And then came the E-Type. Just 15 years earlier, the typical British sports car wore cycle fenders and an upright radiator. The E-Type presented the day’s jet-fueled dreams in sheetmetal form. It was long, low and changed everything about sports cars.

The E-Type quickly became a cultural icon. Jan and Dean, among others, sang about it. Movie stars drove it. Either you had one or you wanted one.

Half a century later, the F-Type arrived to a different landscape. The brand’s future was uncertain, and buyers seeking a top-tier sports car could choose from any number of offerings.

But like its predecessor, the F-Type made a statement: Jaguar could still produce an iconic machine that runs with the day’s best. Different day, similar impact.

The F-Type applies a modern take to Jaguar values. Again, it's a fast, comfortable machine.

Comparing Looks

Enzo Ferrari called the E-Type the most beautiful car ever made. That’s about as good as it gets.

Even today, the E-Type’s looks continue to turn heads. We recently drove one to dinner and parked it within sight of our table. Without fail, almost everyone passing by took notice. Some shot it a quick glance; others gave it a full inspection. The Jeep parked beside it received no such recognition.

The F-Type is taller and wider than the E-Type, but the family resemblance remains. It looks like a Jaguar, not a contemporary machine wearing a Porsche, Ferrari or Corvette badge. The nose is still long, the deck is still short, and the look is still purposeful.

We should double back to that word “contemporary,” though. The F-Type looks like a modern supercar, including the requisite scoops, bulges and LED lamps. In 50 years, how will that age? We’d have to give the nod to the E-Type’s timeless shape.

Comparing Specs

At their debut, both cars represented the pinnacle of sports car technology, but the E-Type’s has yellowed a bit over the years. When Jaguar unleashed the model, its state-of-the-art features included independent front and rear suspension plus an overhead-camshaft, six-cylinder engine that could belt out more than 250 horsepower. Today, those specs sound like they belong to a new Toyota Camry. Actually, we should note that the V6-powered Camry makes more power from less displacement.

The F-Type also represents the pinnacle of modern sports car technology: an efficient, super-high-output engine powering a cutting-edge chassis. Our F-Type SVR came equipped with a supercharged 5.0-liter V8 engine that produces 575 horsepower. Backing it is an eight-speed automatic transmission and all-wheel drive. These specs allow it to race from zero to 60 mph in a mind-shattering 3.5 seconds, about half what the E-Type requires.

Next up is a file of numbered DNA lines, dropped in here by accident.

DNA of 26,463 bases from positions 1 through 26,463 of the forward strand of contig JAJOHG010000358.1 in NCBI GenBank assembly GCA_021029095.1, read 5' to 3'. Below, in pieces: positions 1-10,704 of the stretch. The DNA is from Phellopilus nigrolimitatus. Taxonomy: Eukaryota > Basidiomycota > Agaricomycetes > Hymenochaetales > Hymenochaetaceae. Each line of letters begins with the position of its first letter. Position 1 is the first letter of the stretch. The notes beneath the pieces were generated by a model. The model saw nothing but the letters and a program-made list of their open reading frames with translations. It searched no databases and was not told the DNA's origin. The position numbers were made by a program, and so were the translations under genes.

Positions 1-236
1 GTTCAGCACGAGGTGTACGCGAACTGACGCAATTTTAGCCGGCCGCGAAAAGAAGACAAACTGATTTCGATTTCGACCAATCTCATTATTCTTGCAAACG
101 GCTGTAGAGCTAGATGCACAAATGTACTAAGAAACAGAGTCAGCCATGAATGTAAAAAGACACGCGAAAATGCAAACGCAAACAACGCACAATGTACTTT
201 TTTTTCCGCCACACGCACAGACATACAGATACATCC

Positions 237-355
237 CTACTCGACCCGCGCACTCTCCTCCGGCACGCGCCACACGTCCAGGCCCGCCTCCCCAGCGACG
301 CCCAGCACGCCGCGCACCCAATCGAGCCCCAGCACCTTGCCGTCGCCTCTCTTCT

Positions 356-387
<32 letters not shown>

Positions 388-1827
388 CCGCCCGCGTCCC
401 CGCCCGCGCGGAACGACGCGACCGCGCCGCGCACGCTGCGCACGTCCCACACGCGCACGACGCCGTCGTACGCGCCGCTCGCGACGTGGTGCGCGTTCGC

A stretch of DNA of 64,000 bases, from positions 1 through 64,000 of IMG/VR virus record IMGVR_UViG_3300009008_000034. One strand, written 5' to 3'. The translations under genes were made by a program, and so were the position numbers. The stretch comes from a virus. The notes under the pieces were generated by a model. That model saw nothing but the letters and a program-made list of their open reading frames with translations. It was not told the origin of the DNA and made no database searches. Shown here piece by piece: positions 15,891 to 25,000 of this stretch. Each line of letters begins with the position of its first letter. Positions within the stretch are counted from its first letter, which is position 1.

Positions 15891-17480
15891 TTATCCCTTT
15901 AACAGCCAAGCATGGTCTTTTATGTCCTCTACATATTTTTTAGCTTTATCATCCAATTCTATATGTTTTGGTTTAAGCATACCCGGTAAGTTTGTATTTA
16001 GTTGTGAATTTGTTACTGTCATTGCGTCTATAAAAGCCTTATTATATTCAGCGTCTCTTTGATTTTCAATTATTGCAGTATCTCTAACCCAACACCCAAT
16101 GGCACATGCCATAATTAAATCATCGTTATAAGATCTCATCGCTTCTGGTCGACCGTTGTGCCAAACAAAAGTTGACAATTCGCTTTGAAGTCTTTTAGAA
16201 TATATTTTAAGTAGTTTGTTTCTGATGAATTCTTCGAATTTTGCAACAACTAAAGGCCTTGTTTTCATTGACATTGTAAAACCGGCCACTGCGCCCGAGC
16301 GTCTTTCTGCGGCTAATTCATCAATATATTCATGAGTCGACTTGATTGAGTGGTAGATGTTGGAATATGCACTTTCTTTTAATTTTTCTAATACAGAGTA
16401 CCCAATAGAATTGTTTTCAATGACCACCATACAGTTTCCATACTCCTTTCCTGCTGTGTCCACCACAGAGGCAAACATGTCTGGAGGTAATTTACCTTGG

Then there’s the optional carbon disc brakes, traction control, dual-zone climate control, variable power steering, and all of the other expected, modern touches. These creature comforts help explain why the F-Type weighs 3700-plus pounds, more than a new Corvette but less than a modern SL-class Mercedes-Benz.

So, which do you prefer: the latest microprocessors or something that you can tune with a screwdriver and a Uni-Syn?

Comparing the Driving Experience

Both cars deliver memorable driving experiences, but they go about doing so quite differently.

The E-Type’s interior is well finished, yet businesslike: lots of black with just the right dashes of chrome and wood. It’s subtly classy–not overwhelmingly opulent, but still timeless. Then there’s the view over that long hood.

Pull the choke, push the starter button, and that legendary inline-six barks to life. A well-sorted E-Type is a quick car even by modern standards. It feels light and agile. Its 265 horsepower may not sound like much today, but few sports cars back then offered more–just Cobras, Corvettes and a couple other specials.

Off the line, the E-Type pulls hard all the way through the gears. Not until it reaches interstate speeds do you wonder why it doesn’t have an overdriven fifth gear.

The handling is predictable but, in all fairness, doesn’t deliver the same grip offered by the newer Jaguar. Those old, skinny tires can only do so much.

Although the E-Type falls behind in the cornering department, it is the clear winner when it comes to ride quality. The SVR’s suspension may be fine for the track, but it feels too harsh on the Northeast roads that hosted this face-off. (We wonder if a less radical F-Type would make a more comfortable tourer.)

The F-Type delivers the goods when it comes to acceleration, though. If the E-Type is quick, the F-Type is a spacecraft in warp drive. The newer car’s heft is noticeable off the line, but the moment that supercharger kicks in, hell’s bells, you just need to hold on. In fact, Jaguar says that the SVR is the fastest production car it has ever offered. Top speed is 200 mph for the coupe and 195 for the convertible.